Breathing is a vital component of singing.
But the way we breathe when singing is different than the way we breathe in everyday life, requiring us to use our respiratory muscles in new and different ways.
The goal when singing is to have breath control and good breath support.
Breath control means being able to inhale quickly and exhale slowly throughout the phrase while maintaining good posture. (source)
Breath support means using other muscles (e.g. abdomen, back) to support the work of the lungs and foster better tone production and the ability to sing longer phrases. (source)
But how do you do develop these skills, especially when working with a volunteer choir?
Today, I'm sharing a few warm-up exercises and helpful teaching strategies for talking about breath and helping your choir members (of all ages!) develop breath control and good breath support.
First, a little anatomy. The diaphragm is a muscle in between your lungs (just under your rib cage) and your stomach that helps us take a deep, low breath for singing. (source)
When we breathe in, the diaphragm flattens out, pressing the stomach and intestines down and pushing the rib cage out to create space for more air.
When we breathe out, the diaphragm lifts, creating a dome shape, and pushes on the bottom of the lungs. The rib cage resumes normal position, aiding the lungs in releasing the rest of the air. (source)
Like any muscle, the diaphragm needs to be exercised. When developing good singing habits, the diaphragm may not flatten and lift the ideal amount right away - be patient. It will get stronger as you use and develop it, and you will gradually have more control over your breathing. (source)
1. Describe a Good Breath
You might consider starting your rehearsal with a few deep breaths. This will help everyone get settled and relaxed before singing (plus, they can't talk if they're doing this exercise!). Offer a few spoken directions, like this:
Exhale first to get a fresh, full breath.
Breathe in using the diaphragm, not your lungs. Be careful about your shoulders going up when you inhale. Try putting one hand on your shoulder and one hand on your abdomen.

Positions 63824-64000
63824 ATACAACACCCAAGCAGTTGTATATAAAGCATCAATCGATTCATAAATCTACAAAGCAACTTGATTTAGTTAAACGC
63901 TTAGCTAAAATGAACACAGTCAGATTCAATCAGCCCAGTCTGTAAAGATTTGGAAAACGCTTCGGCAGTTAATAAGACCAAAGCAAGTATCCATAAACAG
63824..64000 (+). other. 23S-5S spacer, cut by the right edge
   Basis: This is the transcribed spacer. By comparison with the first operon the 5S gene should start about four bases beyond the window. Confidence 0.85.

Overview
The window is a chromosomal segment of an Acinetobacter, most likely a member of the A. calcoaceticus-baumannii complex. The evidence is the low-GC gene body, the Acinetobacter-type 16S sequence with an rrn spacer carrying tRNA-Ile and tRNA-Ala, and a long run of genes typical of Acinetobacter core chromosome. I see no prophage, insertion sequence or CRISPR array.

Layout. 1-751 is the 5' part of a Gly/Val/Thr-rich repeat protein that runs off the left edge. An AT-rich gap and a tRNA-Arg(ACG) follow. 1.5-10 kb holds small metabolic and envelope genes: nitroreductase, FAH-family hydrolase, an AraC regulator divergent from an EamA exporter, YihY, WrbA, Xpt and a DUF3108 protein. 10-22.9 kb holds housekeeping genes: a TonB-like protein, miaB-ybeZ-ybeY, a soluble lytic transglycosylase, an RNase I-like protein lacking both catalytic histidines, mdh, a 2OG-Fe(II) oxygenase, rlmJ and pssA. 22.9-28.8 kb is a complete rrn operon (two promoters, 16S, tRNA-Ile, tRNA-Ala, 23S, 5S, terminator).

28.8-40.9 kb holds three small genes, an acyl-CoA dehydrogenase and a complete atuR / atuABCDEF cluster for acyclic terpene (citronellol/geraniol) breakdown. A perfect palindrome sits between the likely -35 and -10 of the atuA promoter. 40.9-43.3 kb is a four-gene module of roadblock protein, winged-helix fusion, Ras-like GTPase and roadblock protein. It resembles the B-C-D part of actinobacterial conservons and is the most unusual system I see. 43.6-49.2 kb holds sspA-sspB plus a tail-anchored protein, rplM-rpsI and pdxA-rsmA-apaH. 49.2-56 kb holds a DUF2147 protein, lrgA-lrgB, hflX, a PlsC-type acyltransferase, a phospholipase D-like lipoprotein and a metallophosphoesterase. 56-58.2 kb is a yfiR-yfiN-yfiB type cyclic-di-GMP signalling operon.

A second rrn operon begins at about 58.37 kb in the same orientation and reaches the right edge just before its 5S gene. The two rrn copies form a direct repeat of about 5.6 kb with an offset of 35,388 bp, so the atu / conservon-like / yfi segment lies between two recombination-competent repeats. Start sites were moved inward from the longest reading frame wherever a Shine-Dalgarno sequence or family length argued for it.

Breathe deep and low - feel your abdomen and lower back expand. (With children, I've used the analogy "wearing a belt of noses," which they think is hilarious. For adults, think about having an inner tube around your waist.)
Exhale and feel your abdomen return to normal. Keep your chest lifted - in the same position when you breathe in and out. (source)
A quick word of advice - don’t spend too long doing breath exercises, as it may cause lightheadedness.
Breathe in for four beats and breathe out (hissing) for four beats. Repeat this pattern with slight variations:
in for 6, out for 10
in for 6, out for 12
in for 2, out for 12
in for 4, out for 16
in for 2, out for 16
in for 4, out for 20
in for 1, out for 20
Choose a few of these per week (rather than trying to do them all in succession in one rehearsal). Some directors recommend breathing in, holding for a few beats, then releasing on a hiss. Conduct this exercise and count out loud for the choir. You might also consider finding a piece of recorded music to accompany this exercise - something in 4/4 time that maintains a steady beat.
If working with children, use your imagination to make this exercise a little more fun. I've seen directors describe this as taking a big sip of a milkshake (sucking in through a straw), holding, then spitting it out!
The purpose of this exercise is to pay attention to your breathing and build up stamina for longer phrases. Encourage choir members to breathe in steadily throughout the number of beats and exhale with a consistent stream of air. Listen for a smooth, even sound. (source)